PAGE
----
It had rained lightly on and off throughout the afternoon. Eventually a big, dark cloud engulfed the area and down came the rain, heavily. We stopped to take cover under a little sheltered area near a camp ground to get a snack before moving on. A skinny, older man wearing a faded blue plaid shirt tucked into his pants that were cinched tightly around his waist, strolled out and stood under the gazebo. His hair was grey and long enough to stick out from under his well-worn Tilley hat. He peered over his square rimmed glasses as he pulled out his packet of rolling papers and rolled himself a cigarette. “It’s not suppose to be raining, it’s suppose to be 30% chance of rain.” Not long after, he told us the towns are all spaced out along the trail at 18 km each. “How come?” we asked. “Because that’s how far a horse can walk in a day,” he replied. “Really?” we asked surprised. He chuckled and said, “Well that’s what someone told me a long time ago and I think it could be true!” We had a good chuckle before we left.

Not long after we decided to finish our ride on the road. The pathway was soft from the rain and it was eating up all our forward energy, sinking us into the ground 1/4 to 1/2 inch.

Our aim was 100 km today, but we enjoyed the path too long and fought it some when it was soft. We settled on 76 km at the end of our day ~ it felt like a 100 km effort.  We stopped on top of a hillside in Litchfield, that overlooks the surrounding mountains in the distance. There is a free camping area set up here, complete with washrooms, water and sheltered picnic tables. Doug hung up a line for us to dry out some of our gear and we enjoyed the sunset. What a mixed bag of weather today!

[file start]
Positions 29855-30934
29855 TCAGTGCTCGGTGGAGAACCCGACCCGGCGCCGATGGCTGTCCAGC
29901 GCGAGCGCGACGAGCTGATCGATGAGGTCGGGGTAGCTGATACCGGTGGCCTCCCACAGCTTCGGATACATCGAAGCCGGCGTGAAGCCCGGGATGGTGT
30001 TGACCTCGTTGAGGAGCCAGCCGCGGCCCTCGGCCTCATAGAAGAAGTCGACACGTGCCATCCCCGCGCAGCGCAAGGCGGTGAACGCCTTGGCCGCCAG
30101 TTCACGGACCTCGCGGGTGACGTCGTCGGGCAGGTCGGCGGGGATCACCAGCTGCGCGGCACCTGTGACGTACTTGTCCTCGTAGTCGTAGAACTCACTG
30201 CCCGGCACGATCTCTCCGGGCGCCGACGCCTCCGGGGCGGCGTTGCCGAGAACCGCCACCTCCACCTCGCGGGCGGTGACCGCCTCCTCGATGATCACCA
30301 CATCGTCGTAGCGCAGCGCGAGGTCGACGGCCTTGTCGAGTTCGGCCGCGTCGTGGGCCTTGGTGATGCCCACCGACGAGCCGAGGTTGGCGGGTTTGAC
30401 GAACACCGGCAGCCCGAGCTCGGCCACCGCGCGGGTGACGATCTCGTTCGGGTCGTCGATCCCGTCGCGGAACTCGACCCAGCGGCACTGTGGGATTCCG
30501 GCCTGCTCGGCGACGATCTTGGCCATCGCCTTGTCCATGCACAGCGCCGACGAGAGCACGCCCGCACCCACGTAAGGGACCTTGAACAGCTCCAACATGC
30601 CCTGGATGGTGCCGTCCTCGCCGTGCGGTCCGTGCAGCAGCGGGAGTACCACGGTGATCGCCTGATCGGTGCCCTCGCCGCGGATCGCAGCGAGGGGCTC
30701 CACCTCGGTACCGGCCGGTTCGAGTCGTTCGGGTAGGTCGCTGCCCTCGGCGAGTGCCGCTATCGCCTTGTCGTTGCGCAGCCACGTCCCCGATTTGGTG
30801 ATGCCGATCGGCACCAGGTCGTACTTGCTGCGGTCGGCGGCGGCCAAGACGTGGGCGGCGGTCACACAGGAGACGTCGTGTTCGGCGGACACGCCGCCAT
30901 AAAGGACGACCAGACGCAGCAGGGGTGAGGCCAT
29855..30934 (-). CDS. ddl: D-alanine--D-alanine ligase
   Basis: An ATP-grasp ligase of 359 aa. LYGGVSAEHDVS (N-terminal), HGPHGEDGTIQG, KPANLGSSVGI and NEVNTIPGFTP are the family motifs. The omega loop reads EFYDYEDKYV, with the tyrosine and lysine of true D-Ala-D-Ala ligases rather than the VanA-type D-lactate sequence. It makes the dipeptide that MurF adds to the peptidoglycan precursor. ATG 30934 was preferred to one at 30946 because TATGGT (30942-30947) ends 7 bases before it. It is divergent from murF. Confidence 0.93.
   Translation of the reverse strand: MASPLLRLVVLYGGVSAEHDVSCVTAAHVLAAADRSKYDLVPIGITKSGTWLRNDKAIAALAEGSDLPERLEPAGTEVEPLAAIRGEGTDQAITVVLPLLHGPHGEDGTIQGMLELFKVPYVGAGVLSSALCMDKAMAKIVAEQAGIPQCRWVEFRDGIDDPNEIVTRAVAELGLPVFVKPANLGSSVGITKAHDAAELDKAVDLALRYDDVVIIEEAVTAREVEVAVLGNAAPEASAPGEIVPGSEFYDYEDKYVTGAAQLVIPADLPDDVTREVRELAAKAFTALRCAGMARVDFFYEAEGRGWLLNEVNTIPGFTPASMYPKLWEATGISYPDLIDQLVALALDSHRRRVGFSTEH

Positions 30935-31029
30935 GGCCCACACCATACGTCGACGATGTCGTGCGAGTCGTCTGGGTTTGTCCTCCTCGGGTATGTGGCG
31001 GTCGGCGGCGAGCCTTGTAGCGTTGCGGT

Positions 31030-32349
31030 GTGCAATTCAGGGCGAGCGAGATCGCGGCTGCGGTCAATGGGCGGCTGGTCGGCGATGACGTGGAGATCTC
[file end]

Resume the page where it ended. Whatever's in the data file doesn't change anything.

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“I Was Thinking Why Don’t We Buy A One Way Ticket to Calgary to Visit Ryan and Marie, Then Bike Home?”

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Really, are you serious? I’ll need a map of Canada first, to think about it.” I hesitated for a short time, then . . . . our planning began.

Reading and researching bike blogs and checking out the Biking Across Canada web site, which is full of invaluable information, was a nightly activity through March. I requested maps of all the provinces we’d be riding through from Alberta to Newfoundland (~ thanks, Amanda and Janet!) We began making lists and lists of camping equipment and clothing needed. We made appointments to update our wills, have our yearly dentist and doctor check ups, have blood work done and listed the numerous jobs to done at home ~  to close up the house until we return. Where ever we went we talked about the trek and added more to the lists. Then we figured out what we had and what we needed to purchase ~ that meant making more lists.

The month of April was spent slowly checking off our lists . . . .what needed to be done, what needed to be purchased or what needed to be packed. May 1st, John drove us to the airport and we boarded the plane with the one way tickets, our bikes packed in boxes and our trailers dismantled and packed with our biking and camping gear. Ready for the “BIG RIDE!” But first, two weeks of visiting with our boys and Marie!